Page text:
Registered: Feb, 2004
Re: The Problem with Programming
Posted: Nov 29, 2006 11:50 AM
> I fail to see any significant language advances that have
> occurred outside C++.
As does Bjarne, along with most C++ hardcore developers, which is unfortunate.
Garbage collection? Google returns
> close to million hits. Generics? Yes, I know, long error
> messages and buggy compilers etc, but the bottom line is -
> STL is a decade older than Java generics which, please
> correct me if I'm wrong, boil down to a fancy casting
> syntax. Reflection? RTTI. Exceptions? Got it. Closures?
> They're coming in C++0x. So, what exactly are those
> "advances outside C++"?
Again, you are focusing exclusively on language features which, as I mentioned earlier, are no longer what modern programming (as in "solving today's problems") is about. Besides maintainability, readability and productivity, here are some innovations that happened in the Java world first (and if you're lucky, eventually got picked up by C++, although it's a rare occurrence):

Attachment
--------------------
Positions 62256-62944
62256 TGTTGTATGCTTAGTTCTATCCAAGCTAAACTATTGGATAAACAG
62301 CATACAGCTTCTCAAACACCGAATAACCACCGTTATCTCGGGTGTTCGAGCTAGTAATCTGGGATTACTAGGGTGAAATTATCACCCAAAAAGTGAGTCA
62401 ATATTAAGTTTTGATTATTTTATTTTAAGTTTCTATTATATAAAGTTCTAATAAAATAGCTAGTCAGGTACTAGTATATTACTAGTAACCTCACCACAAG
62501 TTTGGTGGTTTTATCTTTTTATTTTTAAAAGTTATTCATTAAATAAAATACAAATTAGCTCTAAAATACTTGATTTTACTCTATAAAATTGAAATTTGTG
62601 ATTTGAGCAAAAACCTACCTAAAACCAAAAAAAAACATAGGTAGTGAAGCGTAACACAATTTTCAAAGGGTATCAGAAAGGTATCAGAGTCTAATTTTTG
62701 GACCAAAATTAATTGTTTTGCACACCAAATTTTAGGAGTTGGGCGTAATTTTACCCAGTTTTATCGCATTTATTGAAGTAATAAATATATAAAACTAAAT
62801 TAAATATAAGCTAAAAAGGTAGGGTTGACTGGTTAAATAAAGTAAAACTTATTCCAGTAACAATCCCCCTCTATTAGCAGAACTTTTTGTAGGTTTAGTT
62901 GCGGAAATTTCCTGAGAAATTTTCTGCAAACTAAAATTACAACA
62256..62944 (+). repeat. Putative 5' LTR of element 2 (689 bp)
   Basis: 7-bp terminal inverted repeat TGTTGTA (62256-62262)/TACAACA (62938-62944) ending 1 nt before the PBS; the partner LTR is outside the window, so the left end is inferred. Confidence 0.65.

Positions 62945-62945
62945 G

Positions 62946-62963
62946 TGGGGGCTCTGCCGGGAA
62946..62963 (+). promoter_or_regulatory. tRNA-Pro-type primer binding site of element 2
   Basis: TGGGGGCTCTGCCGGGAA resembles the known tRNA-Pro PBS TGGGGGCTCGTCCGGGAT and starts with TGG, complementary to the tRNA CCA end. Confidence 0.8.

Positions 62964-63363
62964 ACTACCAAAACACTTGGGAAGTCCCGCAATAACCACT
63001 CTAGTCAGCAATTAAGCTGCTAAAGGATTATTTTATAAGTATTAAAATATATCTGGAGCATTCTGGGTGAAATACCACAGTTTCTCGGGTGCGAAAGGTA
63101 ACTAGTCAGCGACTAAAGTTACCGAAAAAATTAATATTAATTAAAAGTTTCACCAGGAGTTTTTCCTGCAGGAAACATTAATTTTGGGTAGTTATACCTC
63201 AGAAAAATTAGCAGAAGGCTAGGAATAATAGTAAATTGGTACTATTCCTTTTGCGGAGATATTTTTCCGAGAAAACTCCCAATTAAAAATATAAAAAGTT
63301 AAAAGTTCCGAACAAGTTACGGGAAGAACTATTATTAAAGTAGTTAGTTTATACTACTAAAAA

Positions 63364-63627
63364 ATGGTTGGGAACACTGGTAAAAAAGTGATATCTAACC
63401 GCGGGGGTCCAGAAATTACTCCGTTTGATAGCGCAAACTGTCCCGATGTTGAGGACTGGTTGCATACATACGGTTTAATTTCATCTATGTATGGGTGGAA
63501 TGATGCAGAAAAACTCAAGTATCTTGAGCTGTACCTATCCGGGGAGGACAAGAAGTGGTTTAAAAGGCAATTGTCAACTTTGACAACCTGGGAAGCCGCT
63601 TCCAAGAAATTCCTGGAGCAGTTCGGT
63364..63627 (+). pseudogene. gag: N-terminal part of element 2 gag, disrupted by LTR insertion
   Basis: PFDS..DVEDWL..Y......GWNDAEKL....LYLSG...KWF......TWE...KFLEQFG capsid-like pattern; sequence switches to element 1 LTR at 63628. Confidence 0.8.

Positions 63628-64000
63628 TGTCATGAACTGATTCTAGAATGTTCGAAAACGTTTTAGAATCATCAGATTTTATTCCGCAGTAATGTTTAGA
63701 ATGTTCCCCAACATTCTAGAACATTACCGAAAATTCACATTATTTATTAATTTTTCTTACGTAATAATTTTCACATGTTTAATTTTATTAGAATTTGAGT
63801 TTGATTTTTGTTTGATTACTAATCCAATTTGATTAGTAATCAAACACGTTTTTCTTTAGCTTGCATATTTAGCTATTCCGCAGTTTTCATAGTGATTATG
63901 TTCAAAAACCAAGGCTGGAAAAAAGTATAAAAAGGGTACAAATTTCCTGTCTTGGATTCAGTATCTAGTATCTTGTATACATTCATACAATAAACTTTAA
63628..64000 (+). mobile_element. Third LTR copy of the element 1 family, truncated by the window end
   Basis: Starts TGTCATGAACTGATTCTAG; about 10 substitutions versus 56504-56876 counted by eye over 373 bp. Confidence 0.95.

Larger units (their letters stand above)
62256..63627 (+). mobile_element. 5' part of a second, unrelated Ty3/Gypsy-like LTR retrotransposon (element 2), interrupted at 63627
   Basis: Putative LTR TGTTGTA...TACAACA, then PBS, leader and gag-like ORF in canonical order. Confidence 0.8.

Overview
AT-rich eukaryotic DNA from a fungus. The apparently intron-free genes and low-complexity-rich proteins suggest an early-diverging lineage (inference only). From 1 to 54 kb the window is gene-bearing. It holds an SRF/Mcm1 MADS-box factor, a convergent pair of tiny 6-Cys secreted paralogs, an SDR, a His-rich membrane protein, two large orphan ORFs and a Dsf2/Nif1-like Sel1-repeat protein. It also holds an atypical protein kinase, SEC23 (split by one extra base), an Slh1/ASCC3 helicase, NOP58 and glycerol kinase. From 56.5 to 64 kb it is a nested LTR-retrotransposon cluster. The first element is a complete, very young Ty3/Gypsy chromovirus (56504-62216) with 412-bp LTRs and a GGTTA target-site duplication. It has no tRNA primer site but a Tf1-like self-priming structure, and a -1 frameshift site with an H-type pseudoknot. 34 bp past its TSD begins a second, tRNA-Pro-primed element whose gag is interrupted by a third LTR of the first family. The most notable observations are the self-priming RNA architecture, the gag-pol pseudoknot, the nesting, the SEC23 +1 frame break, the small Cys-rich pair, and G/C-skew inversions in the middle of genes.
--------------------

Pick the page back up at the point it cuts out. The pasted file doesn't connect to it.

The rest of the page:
- Servlets, JSP and other templating frameworks
- Database bindings: JDBC, Hibernate and such
- Standard multithread library and heavily documented thread-safe Java patterns
- Simple remote marshalling protocols
- On-the-fly bytecode generation, dynamic proxies
- Advanced IDE's providing smart completion, refactoring, source control support, fast browsing, etc...
- AJAX and related technologies (e.g GWT)
> I clearly
> see and agree with what Stroustrup is saying about the
> topic - there is a problem with programming and it's a lot
> of sloppy written code.
Nobody will disagree with that, and I'm sure this quote applied ten years ago and it will still apply in ten years from now.
What Stroustrup is failing to see is that C++ is one of the main culprits for this sloppy code in the first place, and that while C++ served its purpose two decades ago, the world has now moved to a higher level of abstraction and I, for one, certainly wish Bjarne used his fantastic intellect to try to solve today's problems instead of clinging to C++0x which, if we're lucky, will probably have to be renamed C++1x by the time the spec gets released.